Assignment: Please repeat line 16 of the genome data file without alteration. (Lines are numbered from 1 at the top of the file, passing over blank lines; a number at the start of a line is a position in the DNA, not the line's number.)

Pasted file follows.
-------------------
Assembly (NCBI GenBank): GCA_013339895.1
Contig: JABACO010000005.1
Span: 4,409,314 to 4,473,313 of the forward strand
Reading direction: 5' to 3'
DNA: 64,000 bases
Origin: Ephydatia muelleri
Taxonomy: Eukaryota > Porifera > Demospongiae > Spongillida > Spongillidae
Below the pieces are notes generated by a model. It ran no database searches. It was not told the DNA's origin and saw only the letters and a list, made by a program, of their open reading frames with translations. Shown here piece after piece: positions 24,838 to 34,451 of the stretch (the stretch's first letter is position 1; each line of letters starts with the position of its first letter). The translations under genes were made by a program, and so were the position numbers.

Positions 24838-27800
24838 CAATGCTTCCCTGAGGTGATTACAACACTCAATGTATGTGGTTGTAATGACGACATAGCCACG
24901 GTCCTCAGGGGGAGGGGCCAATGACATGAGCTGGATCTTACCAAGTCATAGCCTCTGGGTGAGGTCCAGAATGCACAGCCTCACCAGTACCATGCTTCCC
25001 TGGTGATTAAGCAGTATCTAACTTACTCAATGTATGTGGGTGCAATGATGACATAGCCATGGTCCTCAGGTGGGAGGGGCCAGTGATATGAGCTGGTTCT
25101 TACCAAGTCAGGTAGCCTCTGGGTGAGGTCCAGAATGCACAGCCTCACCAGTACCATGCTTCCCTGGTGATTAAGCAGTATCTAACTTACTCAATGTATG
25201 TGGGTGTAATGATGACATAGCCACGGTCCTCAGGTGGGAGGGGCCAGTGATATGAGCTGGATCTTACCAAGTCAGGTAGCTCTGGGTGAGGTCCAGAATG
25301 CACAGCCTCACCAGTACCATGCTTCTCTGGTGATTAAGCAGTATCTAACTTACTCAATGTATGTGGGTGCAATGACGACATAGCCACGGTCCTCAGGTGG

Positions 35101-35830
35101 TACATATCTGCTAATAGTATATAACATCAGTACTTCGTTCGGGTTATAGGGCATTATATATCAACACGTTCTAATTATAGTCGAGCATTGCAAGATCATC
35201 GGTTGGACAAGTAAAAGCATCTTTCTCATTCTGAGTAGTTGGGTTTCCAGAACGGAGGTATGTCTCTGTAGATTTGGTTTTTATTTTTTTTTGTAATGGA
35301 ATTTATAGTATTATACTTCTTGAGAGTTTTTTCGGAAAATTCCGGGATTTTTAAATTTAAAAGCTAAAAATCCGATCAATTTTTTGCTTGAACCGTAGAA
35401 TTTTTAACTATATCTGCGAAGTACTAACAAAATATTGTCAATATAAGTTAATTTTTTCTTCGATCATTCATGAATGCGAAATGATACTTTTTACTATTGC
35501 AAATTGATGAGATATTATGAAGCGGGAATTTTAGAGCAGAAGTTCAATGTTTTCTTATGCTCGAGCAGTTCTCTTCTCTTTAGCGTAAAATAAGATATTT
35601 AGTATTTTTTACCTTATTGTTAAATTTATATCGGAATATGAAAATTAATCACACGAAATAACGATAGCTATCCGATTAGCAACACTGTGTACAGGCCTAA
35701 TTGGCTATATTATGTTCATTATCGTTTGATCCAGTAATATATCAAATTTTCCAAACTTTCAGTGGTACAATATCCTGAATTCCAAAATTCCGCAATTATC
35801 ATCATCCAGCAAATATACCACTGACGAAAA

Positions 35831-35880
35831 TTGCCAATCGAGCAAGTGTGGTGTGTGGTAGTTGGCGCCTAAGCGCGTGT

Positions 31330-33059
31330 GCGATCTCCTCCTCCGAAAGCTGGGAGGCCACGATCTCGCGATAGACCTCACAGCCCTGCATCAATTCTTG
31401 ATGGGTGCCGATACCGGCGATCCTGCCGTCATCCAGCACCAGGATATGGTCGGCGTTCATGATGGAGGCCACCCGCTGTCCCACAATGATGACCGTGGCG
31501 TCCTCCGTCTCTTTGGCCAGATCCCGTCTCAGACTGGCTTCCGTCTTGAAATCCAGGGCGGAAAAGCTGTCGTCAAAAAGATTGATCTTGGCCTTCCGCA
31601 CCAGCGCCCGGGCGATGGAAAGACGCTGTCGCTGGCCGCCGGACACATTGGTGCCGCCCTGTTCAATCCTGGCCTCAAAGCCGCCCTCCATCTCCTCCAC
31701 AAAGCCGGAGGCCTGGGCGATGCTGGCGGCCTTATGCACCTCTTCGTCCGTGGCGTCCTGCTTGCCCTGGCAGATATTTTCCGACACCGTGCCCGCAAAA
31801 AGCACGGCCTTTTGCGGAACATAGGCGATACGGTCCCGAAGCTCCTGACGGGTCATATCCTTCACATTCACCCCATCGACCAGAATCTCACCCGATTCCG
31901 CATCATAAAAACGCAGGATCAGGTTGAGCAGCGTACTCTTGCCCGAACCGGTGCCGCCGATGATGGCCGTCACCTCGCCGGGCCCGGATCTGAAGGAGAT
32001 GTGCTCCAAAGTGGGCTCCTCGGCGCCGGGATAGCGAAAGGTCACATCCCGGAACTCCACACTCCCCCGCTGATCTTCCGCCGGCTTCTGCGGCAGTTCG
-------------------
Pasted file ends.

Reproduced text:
Positions 35101-35830